Are there specific styles or patterns of thinking that might equip or help individuals decode complex information and eventually learn? Is there a relationship between thinking styles/habits/dispositions and meaningful learning?
What role does persistence in the face of ambiguity play in learning and problem solving? For example, Einstein’s tentative belief in an orderly physical world was challenged when he observed the compass needle point northward (Gardner, 1983). The observation led to confusion that induced thinking and eventually reaching an understanding. Between the period of confusion and eventual knowledge acquisition, one can assume was a period marked by a behavior that can best be described as persistence: Persistence in probing to seek clarification, connecting the dots, and reaching an understanding by cracking the problem.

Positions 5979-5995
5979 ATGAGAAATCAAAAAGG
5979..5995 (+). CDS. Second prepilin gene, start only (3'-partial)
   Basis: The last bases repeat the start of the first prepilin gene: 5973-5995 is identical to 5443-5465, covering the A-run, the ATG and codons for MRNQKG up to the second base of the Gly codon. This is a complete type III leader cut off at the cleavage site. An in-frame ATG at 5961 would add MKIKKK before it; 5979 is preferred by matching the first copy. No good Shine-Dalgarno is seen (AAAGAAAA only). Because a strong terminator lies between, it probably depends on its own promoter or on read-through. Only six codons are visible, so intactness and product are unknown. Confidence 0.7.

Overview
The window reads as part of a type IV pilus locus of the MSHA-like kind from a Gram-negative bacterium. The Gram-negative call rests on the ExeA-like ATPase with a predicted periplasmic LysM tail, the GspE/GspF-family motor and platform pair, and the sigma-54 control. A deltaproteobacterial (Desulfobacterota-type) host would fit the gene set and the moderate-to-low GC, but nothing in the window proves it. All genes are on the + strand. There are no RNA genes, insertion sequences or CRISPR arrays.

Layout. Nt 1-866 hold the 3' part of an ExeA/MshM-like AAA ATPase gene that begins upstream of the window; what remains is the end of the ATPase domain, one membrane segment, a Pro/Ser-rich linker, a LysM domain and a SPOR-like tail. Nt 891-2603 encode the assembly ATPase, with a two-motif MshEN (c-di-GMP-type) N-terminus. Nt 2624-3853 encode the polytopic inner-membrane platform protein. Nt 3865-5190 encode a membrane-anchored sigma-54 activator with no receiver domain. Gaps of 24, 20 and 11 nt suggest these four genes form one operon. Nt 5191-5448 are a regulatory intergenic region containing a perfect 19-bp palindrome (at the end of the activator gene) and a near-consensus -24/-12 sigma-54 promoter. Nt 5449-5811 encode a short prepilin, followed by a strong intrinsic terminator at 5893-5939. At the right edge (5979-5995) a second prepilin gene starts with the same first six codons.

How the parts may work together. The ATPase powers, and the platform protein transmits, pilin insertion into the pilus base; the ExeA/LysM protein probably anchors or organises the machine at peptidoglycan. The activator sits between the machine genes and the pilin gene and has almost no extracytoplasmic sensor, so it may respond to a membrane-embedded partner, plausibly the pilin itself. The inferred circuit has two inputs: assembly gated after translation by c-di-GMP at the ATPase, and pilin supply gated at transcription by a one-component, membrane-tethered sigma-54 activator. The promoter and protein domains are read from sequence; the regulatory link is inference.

What is it about looking (e.g., observing art) that is drawing the attention of researchers in the field of education? Is there a link between looking and cognition? How can looking promote broader thinking skills that facilitate learning? Why do developmental psychologists and academics in the field of education like Howard Gardner contend arts to be a matter of the mind?
What is the significance of unstructured exploration in the learning process? How does the tendency to wonder (or probe) support learning and problem solving? How do environmental and contextual factors support the tendency to wonder and probe?